Burgos Marion Ariadne C
Far Eastern University-Nicanor Reyes Medical Foundation, Philippines
Posters & Accepted Abstracts: RRJMHS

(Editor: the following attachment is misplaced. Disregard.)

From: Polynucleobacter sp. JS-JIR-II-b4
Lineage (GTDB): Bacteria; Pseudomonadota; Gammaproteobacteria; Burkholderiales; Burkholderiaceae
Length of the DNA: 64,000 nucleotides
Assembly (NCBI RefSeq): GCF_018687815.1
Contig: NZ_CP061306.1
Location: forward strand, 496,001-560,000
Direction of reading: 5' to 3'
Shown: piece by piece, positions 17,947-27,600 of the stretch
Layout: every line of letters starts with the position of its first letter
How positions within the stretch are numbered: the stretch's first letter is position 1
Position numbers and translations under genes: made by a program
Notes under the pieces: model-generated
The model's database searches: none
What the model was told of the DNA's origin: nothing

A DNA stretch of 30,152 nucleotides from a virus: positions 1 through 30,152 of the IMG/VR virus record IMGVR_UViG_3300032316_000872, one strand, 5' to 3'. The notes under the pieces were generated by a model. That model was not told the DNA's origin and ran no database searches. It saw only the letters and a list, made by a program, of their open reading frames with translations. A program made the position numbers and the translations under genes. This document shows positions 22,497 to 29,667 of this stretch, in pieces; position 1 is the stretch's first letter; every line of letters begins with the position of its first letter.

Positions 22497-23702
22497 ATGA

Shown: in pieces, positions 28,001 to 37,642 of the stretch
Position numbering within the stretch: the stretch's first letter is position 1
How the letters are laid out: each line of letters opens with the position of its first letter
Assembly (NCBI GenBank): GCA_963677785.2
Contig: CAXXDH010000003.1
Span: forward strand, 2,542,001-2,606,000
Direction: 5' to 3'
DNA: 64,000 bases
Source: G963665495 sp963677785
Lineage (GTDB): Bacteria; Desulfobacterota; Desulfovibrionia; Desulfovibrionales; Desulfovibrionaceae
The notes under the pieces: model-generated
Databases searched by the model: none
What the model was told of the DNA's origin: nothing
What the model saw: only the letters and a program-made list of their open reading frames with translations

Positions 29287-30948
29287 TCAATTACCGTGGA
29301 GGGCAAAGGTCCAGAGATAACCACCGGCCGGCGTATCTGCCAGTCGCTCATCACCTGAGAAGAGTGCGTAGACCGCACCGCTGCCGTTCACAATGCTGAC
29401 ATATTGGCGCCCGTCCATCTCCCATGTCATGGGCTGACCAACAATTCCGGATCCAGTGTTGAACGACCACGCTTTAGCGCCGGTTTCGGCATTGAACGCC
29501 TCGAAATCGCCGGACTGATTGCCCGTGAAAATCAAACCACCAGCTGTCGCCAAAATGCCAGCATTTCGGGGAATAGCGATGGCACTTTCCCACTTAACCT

Obstetrical hemorrhage is one of the leading causes of maternal morbidity and mortality in our country. The objective of this report is to present the case of a 30-year-old, gravida 3 para 1 (1021) who had persistent vaginal bleeding post dilatation and curettage due to missed abortion at 11 weeks gestational age. Differential diagnosis included retained product of conception, gestational trophoblastic neoplasia, uterine arteriovenous malformation, and placental accrete syndrome. This could be differentiated by beta human chorionic gonadotrophic hormone level and transvaginal ultrasound. What made the case interesting is the dilemma in the diagnosis. In a case of persistent vaginal bleeding after dilatation and curettage and with a previous history of cesarean delivery, an obstetrician will initially think of placenta accrete syndrome. But then initial diagnostic tests during admission, all pointed out to uterine arteriovenous malformation; due to the dilemma of the service team in clinching the diagnosis for a single disease entity, pelvic magnetic resonance imaging with contrast was done revealing a possible placenta accreta, but cannot totally rule out vascular tumor such as uterine arteriovenous malformation. Since patient was initially desirous of future pregnancy, she was scheduled for conservative CT angiography and continuous medical management. However, the patient still had persistent vaginal bleeding. Hence, an exploratory laparotomy, total abdominal hysterectomy was done. Specimen was sent for histopathology revealing a placenta increta. In the advent of technology, there is already a wide array of diagnostic work-ups and imaging modalities that can be used to make an appropriate diagnosis. The moral lesson in our case is that a clinical correlation and a high index of suspicion must be at all times considered above all. No matter how rare it is, it can still happen. No matter rare the condition, it should still be at the back of our minds.